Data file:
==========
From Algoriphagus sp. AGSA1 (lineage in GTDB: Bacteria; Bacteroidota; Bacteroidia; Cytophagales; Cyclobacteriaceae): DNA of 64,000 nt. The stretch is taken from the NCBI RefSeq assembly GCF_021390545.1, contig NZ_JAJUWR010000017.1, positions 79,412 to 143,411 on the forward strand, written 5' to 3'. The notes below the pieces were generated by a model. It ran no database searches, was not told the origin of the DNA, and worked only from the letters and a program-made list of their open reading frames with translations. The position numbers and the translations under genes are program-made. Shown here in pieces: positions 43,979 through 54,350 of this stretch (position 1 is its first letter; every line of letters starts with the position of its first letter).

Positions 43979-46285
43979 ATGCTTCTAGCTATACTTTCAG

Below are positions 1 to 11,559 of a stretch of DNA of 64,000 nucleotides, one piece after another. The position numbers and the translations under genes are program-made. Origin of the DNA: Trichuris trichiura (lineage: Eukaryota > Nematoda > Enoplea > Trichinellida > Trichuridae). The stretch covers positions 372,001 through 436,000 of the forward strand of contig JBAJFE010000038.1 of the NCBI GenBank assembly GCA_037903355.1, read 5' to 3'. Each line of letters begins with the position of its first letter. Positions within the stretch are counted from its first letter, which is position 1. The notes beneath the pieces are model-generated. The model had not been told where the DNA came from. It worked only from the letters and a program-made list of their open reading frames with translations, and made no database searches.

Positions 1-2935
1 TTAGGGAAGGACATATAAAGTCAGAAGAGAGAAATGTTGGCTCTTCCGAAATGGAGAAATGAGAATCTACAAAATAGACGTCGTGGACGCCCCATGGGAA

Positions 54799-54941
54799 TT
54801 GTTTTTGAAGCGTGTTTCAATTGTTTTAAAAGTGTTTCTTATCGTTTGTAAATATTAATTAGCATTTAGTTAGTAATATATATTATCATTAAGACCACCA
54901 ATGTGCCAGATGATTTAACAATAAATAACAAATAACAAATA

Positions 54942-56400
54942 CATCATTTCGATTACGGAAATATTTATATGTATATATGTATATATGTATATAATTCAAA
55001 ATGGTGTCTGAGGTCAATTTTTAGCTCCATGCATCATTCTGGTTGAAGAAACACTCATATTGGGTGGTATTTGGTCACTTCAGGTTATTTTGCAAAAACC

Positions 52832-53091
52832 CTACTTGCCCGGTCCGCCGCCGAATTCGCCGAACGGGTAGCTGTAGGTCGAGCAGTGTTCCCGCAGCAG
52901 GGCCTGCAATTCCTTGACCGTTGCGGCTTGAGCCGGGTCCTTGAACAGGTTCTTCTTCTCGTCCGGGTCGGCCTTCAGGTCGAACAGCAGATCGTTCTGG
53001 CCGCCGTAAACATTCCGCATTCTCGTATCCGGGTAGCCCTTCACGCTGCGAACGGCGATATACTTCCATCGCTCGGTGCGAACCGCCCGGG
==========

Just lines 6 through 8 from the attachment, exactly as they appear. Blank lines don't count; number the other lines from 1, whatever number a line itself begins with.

1 TTAGGGAAGGACATATAAAGTCAGAAGAGAGAAATGTTGGCTCTTCCGAAATGGAGAAATGAGAATCTACAAAATAGACGTCGTGGACGCCCCATGGGAA

Positions 54799-54941
54799 TT